One Problem with Homework, and a Solution

I’ve been working my way slowly through Ross Greene’s  books, If you teach struggling learners, I encourage you to take a look at his work. At the moment I’m reading The Explosive Child (New York: HarperCollins, 1998), in which Dr. Greene has this to say about homework (I prefer to use the term “independent practice”) and the inflexible child:

“Many parents, teachers, and school administrators believe that homework is an essential component of a child’s education. Which is fine, except that many inflexible-explosive children find homework to be incredibly frustrating because they don’t have any brain energy left after a long day at school, their medication has worn off, they have learning problems that make completing homework an agonizing task, or because homework–especially long-term assignments–requires a lot of organization and planning. Thus, it’s no accident that these children often exhibit some of their most extreme inflexibility and explosiveness when they are trying to do homework.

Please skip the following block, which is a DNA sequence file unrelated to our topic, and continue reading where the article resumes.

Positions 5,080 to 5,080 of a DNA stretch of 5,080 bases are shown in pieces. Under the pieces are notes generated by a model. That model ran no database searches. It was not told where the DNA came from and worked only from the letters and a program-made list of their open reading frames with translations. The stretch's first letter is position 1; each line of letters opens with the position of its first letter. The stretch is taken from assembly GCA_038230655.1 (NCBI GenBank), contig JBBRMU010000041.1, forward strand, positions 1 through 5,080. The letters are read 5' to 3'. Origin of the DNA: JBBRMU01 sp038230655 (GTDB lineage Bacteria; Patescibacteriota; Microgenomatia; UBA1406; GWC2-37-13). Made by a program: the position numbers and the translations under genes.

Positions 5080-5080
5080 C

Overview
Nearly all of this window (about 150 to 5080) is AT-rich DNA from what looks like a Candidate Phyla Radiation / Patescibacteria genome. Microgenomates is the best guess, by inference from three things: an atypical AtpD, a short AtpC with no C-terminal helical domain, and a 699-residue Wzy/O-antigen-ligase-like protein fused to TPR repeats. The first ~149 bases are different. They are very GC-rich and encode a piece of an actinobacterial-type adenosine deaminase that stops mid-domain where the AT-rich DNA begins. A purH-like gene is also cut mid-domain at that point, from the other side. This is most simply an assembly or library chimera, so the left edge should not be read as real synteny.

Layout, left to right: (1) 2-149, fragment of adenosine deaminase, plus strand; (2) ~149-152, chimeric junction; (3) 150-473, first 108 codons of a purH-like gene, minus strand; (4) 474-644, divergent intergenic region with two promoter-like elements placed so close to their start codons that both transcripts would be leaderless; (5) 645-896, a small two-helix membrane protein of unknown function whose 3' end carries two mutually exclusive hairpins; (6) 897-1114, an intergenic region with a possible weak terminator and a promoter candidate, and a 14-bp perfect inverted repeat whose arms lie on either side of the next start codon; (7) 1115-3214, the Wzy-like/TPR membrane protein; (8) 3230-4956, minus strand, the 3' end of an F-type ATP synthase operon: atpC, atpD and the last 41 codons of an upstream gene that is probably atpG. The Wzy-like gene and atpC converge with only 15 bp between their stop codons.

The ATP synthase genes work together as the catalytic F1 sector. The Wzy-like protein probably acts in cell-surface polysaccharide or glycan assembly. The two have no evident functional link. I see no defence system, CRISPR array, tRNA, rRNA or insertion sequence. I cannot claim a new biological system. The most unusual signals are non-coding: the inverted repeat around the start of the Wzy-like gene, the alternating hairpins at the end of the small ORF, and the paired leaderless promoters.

Do these difficulties render some children incapable of completing the same homework assignments as their classmates? Yes. Is it always possible to address these difficulties effectively? No. Does having a child melt down routinely over homework help him feel more successful about doing homework? No. Are these difficulties a good reason to alter or adjust homework assignments? Yes. I’ve yet to be convinced that the best way to instill a good work ethic in a child–or to help his parents become actively or productively involved in his education–is by inducing and enduring five hours of meltdowns every school night. The best way to instill a good work ethic is to assign homework that is both sufficiently challenging and doable in terms of quantity and content. Achieving this goal, of course, takes a little extra effort by the adults who are overseeing the assigning and completing of homework.”

Selection Control